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REMEMBRANCE: Terry L. Erwin (1940–2020): Un científico muy Agra‐dable

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... The DNA barcodes were then used to identify the diets of beetle species at locations along an altitudinal gradient to model the ecology and evolution of plant-herbivore interactions under the effects of climate change on plant extinctions and the co-extinctions of associated insect herbivores (García-Robledo et al. 2013). For García-Robledo and the members of his research team Terry was considered a very Agra dable collaborator, mentor, and friend ('agradable' means nice in Spanish) (García Robledo 2020; García-Robledo et al. 2020). ...
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Terry Erwin’s race to document arthropod diversity inspired taxonomists, systematists, ecologists, evolutionary biologists, and the conservation community at large, as his curatorial work of more than 50 years at the Smithsonian’s National Museum of Natural History and prolific publication record attests. The biography compiles public records, publications, as well as personal memoirs to describe the context in which Erwin’s studies with carabid beetles evolved as formalization of concepts, such as biological diversity, megadiverse countries, biodiversity loss, and conservation biology, will become central for science in the upcoming years. Awareness to explore new frontiers such as the forest canopy and Erwin’s studies in tropical forests, his easy-going personality, and dedicated mentoring attracted colleagues, students, and the general public, making him one of the leaders of tropical biology in the world.
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Terry Erwin's influence on amateur entomologists is described by means of a personal experience form a field trip to Ecuador in 1988.
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Almost 40 years ago, Terry L. Erwin published a seemingly audacious proposition: There may be as many as 30 million species of insects in the world. Here, we translate Erwin's verbal argument into a diversity-ratio model—the Erwin Equation of Biodiversity—and discuss how it has inspired other biodiversity estimates. We categorize, describe the assumptions for, and summarize the most commonly used methods for calculating estimates of global biodiversity. Subsequent diversity-ratio extrapolations have incorporated parameters representing empirical insect specialization ratios, and how insect specialization changes at different spatial scales. Other approaches include macroecological diversity models and diversity curves. For many insect groups with poorly known taxonomies, diversity estimates are based on the opinions of taxonomic experts. We illustrate our current understanding of insect diversity by focusing on the six most speciose insect orders worldwide. For each order, we compiled estimates of the (a) maximum estimated number of species, (b) minimum estimated number of species, and (c) number of currently described species. By integrating these approaches and considering new information, we believe an estimate of 5.5 million species of insects in the world is much too low. New molecular methodologies (e.g., metabarcoding and NGS studies) are revealing daunting numbers of cryptic and previously undescribed species, at the same time increasing our precision but also uncertainty about present estimates. Not until technologies advance and sampling become more comprehensive, especially of tropical biotas, will we be able to make robust estimates of the total number of insect species on Earth. Abstract in Spanish is available with online material.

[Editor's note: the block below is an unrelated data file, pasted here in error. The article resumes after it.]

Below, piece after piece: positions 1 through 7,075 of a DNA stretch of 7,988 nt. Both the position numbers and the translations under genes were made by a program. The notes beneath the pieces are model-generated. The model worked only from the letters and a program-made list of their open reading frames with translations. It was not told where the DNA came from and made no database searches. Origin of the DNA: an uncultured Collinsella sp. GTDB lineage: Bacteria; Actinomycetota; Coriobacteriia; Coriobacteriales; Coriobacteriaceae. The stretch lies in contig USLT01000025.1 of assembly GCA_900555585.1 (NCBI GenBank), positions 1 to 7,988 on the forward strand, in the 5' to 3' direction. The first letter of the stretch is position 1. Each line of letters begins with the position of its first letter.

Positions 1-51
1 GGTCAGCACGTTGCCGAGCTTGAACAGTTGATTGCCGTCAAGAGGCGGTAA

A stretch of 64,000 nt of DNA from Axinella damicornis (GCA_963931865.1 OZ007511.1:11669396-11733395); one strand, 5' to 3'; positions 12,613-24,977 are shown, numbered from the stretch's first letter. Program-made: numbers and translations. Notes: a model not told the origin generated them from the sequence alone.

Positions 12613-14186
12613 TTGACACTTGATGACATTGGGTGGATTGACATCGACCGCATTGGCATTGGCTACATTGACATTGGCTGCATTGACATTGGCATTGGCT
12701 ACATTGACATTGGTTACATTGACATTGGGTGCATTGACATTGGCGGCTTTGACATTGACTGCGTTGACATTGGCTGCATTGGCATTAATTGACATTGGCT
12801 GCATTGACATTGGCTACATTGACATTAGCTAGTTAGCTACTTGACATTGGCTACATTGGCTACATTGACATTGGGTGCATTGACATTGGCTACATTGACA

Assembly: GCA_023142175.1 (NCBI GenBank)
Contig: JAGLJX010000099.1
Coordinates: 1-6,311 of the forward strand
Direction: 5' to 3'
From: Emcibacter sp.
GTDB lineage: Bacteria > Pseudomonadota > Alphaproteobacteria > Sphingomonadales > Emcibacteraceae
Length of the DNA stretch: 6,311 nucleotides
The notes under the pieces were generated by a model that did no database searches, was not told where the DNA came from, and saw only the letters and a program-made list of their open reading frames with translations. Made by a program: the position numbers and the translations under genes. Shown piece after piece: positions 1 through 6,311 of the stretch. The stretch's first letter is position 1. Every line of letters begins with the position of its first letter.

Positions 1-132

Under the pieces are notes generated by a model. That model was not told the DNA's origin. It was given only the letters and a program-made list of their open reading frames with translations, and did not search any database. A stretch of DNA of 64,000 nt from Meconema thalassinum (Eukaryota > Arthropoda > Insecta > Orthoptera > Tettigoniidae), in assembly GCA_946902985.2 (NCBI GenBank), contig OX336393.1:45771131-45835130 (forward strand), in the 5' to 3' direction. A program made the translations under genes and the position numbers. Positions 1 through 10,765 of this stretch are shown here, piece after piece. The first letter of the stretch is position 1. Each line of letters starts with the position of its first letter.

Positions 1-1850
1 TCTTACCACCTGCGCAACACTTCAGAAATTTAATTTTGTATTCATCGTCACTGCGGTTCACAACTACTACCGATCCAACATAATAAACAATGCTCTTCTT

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To fully understand the ecology and evolution of plant–herbivore interactions, information regarding the life history of both immature and adult insect stages is essential. However, most knowledge of plant–herbivore associations is derived from observations of adults. One reason for this bias is that species identification of immature stages is usually challenging. DNA barcodes can be used to identify immature stages to the species level. This technique compares short sequences of the appropriate DNA barcode loci [e.g. mitochondrial cytochrome c oxidase subunit I (COI) gene for insects] of an unidentified specimen with a known DNA barcode library. The accuracy of DNA‐based identifications depends on the comprehensiveness of the DNA barcode library. We generated a comprehensive DNA barcode library for a community of rolled‐leaf beetles (Coleoptera: Chrysomelidae) in a premontane tropical forest in Costa Rica. The DNA barcode COI accurately identified all beetle species included in the study. Using this DNA barcode library, we identified eggs and larvae of Cephaloleia histrionica Baly with 100% confidence. This new record of C. histrionica is unique in that this species completes its life cycle on a bromeliad, whereas most Cephaloleia species are associated with plants from the order Zingiberales. The life cycle, diet breadth, immature stages, and sexual dimorphism are described for C. histrionica. © 2013 The Linnean Society of London, Biological Journal of the Linnean Society, 2013, 110, 189–198.